In fact I was wondering what are the technical limitations of Vivaldi "blocker", how many of the "inspect and take action" features of current extensions could be ported. If any.

  • Ambassador

    @JohnConnorBear , Developers certainly want to put their extensions expose to the maximum of users, but the problem is that the Chrome Store does not offer much guarantee that the extensions in the Store are also safe, apart from that, if I go through the Store, a large part of the extensions are redundant for Vivaldi and some even incompatible.
    I think that it cannot be so complicated to bring together the recommended extensions and OpenSource, to create our own repository with those that can best be included in Vivaldi.
    The ideal would naturally be that Vivaldi in the future can completely do without using extensions, by including everything necessary in its own functions. But until then some extensions are still necessary.

  • @Catweazle
    Sorry but I think you confuse motivations for the "user" and motivations for the developer.

    You are right, I as "user" would prefer to install extensions from Vivaldi "store" instead of Google, if I am told Vivaldi "hand picks" good and useful extensions and ideally checks on updates and code changes. Who would not like it?

    But if I was a developer, unless I want to take a stand and actively support Vivaldi, I would not care much of Vivaldi "store" because of the limited audience. People using Vivaldi could be smarter but they are fewer, I don't care much if dumb people who use Chrome (a sort of spyware) get "infected" by rogue extensions from the same "store" until they also install mine and then I crunch numbers.

    Currently I am using Vivaldi without extensions but I do miss uBlock Origin in advanced mode.

  • Banned

    I have no issue with Vivaldi's speed / performance, what I do have a issue with is Brave claiming it is the most privacy oriented browser while allowing certain ads through their adblocker. You can be privacy oriented and still allow ads that can possibly track the enduser.

  • @Catweazle said in Hmmm...they say Brave is faster!:

    I think that it cannot be so complicated to bring together the recommended extensions and OpenSource, to create our own repository with those that can best be included in Vivaldi.

    It is the extension developers who decide which "store" they will publish to; not the browser makers.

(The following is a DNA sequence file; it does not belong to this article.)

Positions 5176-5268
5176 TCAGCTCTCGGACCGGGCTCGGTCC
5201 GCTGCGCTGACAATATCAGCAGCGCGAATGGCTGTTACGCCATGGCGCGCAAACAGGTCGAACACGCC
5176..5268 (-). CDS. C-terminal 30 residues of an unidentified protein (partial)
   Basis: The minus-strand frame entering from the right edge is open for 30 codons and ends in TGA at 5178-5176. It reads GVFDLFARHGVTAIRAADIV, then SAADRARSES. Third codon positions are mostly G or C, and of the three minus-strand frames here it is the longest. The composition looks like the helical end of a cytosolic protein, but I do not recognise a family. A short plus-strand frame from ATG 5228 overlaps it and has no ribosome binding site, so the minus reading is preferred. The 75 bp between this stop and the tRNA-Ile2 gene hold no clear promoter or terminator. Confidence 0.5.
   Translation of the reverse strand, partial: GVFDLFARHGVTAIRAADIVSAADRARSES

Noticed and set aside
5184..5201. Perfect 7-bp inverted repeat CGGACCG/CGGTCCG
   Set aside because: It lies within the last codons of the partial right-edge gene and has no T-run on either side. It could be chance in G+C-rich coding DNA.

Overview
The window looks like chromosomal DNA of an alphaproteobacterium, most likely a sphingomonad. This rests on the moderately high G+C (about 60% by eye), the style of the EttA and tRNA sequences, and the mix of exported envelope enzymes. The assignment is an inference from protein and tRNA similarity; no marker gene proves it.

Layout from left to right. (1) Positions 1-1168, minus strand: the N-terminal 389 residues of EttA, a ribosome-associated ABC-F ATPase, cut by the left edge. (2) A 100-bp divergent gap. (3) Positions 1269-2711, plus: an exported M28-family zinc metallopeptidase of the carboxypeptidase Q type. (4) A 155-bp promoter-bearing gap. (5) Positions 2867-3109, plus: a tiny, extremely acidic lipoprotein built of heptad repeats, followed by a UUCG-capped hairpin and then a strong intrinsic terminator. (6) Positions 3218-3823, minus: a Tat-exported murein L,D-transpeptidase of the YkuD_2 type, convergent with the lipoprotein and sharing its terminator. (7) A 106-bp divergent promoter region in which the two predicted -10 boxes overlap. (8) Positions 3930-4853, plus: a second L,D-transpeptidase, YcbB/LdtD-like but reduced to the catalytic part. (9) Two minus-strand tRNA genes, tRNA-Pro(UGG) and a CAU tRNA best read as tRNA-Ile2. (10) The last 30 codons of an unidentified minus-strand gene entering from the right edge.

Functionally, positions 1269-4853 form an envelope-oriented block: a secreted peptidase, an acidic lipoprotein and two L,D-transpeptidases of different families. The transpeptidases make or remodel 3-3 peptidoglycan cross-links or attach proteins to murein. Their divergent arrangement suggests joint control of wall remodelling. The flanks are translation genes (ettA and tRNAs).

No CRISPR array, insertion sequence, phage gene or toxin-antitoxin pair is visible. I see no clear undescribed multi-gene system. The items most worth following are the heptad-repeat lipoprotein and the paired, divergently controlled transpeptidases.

So Vivaldi would not "decide" which extensions to include in their own store.

    However, they could (if they had the resources), publish a list of "incompatible"/"untrusted" extensions when used in Vivaldi - just not the extensions themselves.

  • @TbGbe
    Speaking of "open source" software, the idea of "deciding" where to publish the said software is a grey area.
    You could gently ask the developer if he could add his/her software to your "store" or you could just grab the software and place it on your store yourself without asking, in that case you need to do the same for updates. Maybe it is even possible to automate the process of grabbing from one place and put on your store. Until you don't make any changes on the software, you should be fine and the developer should not complain for having his/her software mirrored elsewhere.

    What changes everything is when your own store requires some changes in the software, then you either fork the extension or the developer must agree to maintain it.

  • Ambassador

    @JohnConnorBear , Don't get me wrong either, I understand that a developer can publish their soft where most users expect and this is the Chrome Store, but this can be valid in the case of soft commercial or proprietary, in the case of OpenSource in most cases this point is not so important and can be on Github or on any other page of its own, such as the one I put in the message previous. Apart from publishing in a supposed Vivaldi Store it does not prevent you from also doing it in the Chrome Store. I add that a malicious developer does not deserve to be promoted anywhere and the Chrome Store has already shown that it doesn't care too much about this point.

  • @Catweazle You want your extensions to appear in the browser you use. You don’t put an extension on chrome web store because you use Firefox. Of course you can make an effort and support more platforms and many people do, but there will always be the browser you actually develop for. I’m sure we’d have quite the amount of extensions over time, if Vivaldi would release their own store, but it wouldn’t be able to stand up to chrome web store. Just take a look at the Opera add-ons site for a peek into the future: